Monday, 23 June 2008

Motive 3

Following my earlier post on motive, and its sequel, which questioned the importance placed on motive by many of the anti-war point of view, here is something that may explain the persistence of the motive argument.

Grant McCracken notes the frequent uses of phrases such as "I am deeply troubled" or "I am deeply saddened" in political debate, particularly in the Democratic Party. He writes:

In our culture at the present moment, claims to emotion are proof of good intentions, and a certain purity of motive.  We are more trustworthy when in the throes of an emotional event.  Speaking from the heart is a good thing.  And when we say we are "deeply saddened," dude, we are so deeply trustworthy that a political party would be entirely wrong not to embrace what we have to say.

He goes on to look at this in relation to arguments by sociologist Viviana Zelizer on our culture's distinction between matters of commerce and matters of intimacy. He concludes:

I wonder if the parties are not separating in a kind of continental drift with this as their impulse.  It is does parse quite neatly.  Democrats are the party of feeling. They care about the world.  They feel its pain.  Republicans, by contrast, are hard hearted bastards who don't or can't care.  All that matters to them is commerce. 

But strategically, isn't this a problem?   Can the Democrats afford to take this position?  It is all very well to claim the emotional domain, but does this leave them open to the charge that they can feel the issues but not manage them?  In the final hour, American voters, those swing voters in the middle, they don't care so much about charisma and the promise of change, as they do about trust.  Being the party of feeling how can it not indeed feel good.  It looks like the side of virtue. ( And for all I know, it is the side of virtue.)  But strategically, it is an expensive place to be.  It lays claim to authenticity but sacrifices, perhaps, the claim to competence on which every election finally depends.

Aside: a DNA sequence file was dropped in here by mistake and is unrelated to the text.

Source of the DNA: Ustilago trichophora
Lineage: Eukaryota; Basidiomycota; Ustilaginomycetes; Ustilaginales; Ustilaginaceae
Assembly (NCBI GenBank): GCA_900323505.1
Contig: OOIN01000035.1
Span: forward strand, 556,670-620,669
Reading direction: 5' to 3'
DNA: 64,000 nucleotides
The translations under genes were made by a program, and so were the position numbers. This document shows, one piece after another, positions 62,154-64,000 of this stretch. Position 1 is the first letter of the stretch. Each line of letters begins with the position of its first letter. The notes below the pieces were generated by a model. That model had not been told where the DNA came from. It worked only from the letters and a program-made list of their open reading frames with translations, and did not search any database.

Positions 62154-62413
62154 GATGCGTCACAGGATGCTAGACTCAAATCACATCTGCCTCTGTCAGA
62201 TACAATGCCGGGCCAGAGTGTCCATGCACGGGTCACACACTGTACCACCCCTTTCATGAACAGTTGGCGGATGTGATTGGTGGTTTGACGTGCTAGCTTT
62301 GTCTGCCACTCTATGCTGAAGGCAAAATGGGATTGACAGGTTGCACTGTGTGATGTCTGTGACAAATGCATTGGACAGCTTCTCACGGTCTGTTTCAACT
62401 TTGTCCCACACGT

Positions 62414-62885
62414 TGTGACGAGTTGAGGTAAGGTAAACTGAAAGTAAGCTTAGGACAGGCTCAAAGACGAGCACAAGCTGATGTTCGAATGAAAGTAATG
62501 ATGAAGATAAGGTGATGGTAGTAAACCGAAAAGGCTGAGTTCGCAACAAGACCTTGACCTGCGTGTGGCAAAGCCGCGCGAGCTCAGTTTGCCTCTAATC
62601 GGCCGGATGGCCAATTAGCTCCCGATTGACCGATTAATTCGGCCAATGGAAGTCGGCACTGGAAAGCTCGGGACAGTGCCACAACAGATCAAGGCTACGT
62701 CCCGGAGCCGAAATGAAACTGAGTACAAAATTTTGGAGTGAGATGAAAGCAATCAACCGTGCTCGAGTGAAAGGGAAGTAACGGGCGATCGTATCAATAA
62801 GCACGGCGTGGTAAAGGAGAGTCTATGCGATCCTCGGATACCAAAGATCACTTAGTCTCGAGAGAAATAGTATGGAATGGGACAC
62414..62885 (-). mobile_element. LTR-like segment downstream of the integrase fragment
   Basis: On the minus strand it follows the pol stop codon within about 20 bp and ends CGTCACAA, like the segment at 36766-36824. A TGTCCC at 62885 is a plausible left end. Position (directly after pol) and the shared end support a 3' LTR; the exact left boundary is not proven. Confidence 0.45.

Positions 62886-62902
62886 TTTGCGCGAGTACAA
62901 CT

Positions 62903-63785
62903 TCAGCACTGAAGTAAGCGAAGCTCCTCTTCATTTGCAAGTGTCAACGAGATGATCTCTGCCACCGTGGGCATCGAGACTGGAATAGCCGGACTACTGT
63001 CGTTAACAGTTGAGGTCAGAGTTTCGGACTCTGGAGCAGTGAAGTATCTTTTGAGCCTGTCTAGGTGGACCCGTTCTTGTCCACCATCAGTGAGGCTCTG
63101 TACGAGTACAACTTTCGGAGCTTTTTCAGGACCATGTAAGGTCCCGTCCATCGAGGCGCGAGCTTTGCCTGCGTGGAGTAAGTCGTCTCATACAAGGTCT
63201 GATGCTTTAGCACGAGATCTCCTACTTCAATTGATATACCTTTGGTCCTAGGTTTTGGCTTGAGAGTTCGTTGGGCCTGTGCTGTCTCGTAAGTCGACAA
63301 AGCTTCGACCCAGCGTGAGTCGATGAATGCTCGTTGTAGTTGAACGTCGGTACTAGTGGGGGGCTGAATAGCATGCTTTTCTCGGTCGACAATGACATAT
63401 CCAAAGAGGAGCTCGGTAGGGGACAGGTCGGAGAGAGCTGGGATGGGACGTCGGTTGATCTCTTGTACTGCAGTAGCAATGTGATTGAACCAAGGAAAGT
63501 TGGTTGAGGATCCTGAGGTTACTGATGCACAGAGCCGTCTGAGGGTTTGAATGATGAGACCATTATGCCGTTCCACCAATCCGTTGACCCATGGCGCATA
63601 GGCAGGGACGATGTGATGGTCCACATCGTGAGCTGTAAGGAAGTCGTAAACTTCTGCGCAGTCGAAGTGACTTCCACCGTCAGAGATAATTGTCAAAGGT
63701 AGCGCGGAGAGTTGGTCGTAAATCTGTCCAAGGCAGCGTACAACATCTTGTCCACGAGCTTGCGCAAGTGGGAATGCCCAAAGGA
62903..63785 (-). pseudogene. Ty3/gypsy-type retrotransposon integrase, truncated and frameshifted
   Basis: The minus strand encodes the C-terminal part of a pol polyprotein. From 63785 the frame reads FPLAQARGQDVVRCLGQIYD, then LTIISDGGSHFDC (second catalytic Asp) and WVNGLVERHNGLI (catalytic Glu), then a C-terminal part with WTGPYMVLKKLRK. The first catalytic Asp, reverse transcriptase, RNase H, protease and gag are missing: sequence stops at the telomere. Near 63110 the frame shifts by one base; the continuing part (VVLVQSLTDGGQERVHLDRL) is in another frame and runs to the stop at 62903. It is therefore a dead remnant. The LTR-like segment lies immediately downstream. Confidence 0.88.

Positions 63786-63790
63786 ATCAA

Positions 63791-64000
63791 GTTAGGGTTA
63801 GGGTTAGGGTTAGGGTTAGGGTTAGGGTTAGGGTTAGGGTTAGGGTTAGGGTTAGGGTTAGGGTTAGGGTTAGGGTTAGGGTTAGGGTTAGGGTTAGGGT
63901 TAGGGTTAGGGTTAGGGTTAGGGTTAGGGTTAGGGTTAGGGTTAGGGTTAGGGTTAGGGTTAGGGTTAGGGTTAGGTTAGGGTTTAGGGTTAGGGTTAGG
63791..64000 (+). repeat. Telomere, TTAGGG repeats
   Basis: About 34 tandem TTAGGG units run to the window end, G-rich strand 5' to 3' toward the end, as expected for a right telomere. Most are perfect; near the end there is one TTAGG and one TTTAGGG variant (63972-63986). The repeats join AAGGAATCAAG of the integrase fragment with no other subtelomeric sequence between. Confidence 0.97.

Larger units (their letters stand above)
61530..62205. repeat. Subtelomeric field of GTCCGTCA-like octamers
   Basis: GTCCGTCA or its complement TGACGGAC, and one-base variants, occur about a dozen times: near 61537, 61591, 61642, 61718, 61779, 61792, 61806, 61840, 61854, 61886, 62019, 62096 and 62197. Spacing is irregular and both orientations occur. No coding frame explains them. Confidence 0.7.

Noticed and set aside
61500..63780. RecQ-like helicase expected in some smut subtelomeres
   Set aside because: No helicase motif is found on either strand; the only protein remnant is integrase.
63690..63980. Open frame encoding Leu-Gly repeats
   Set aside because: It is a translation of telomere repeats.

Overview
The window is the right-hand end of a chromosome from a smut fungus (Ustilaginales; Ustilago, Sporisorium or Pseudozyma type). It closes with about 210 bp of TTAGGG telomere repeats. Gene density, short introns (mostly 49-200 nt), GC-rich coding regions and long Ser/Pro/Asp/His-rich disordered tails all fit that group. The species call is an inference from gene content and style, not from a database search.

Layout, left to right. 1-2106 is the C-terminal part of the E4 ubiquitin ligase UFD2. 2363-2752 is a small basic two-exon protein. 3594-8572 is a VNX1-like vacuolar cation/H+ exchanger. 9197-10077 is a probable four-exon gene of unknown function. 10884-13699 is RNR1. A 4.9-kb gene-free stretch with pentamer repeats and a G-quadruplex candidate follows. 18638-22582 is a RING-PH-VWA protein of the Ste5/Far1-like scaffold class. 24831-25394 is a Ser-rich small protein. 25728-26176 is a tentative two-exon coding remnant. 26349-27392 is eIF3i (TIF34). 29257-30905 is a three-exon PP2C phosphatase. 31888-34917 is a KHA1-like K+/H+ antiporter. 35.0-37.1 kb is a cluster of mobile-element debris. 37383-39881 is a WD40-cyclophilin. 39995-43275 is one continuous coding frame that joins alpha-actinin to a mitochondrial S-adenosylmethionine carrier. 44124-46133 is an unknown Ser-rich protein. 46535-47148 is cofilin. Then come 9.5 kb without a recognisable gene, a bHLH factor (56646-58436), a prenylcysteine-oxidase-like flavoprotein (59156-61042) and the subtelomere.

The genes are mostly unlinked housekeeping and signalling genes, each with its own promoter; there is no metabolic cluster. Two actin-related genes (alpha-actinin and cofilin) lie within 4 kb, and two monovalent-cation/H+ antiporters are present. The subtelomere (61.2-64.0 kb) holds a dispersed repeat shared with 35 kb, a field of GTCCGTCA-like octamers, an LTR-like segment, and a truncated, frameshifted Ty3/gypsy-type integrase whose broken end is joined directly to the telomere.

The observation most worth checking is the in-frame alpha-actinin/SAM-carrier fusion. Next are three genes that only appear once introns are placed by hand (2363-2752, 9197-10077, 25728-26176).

It seems to me that the near-obsession with motive regarding the invasion of Iraq, and earlier wars too, is an example of this problem of being overly concerned with whether leaders' hearts are in the right place, rather than with focusing on actions and their consequences. The cultural aversion to mixing commerce and matters of intimacy described in Grant McCracken's post also relates to the unwillingness of many to consider the possibility that actions with selfish motives may have wider positive results.

Read the whole thing here.

Earlier related posts: Motive, Motive 2, Re-fighting World War Two

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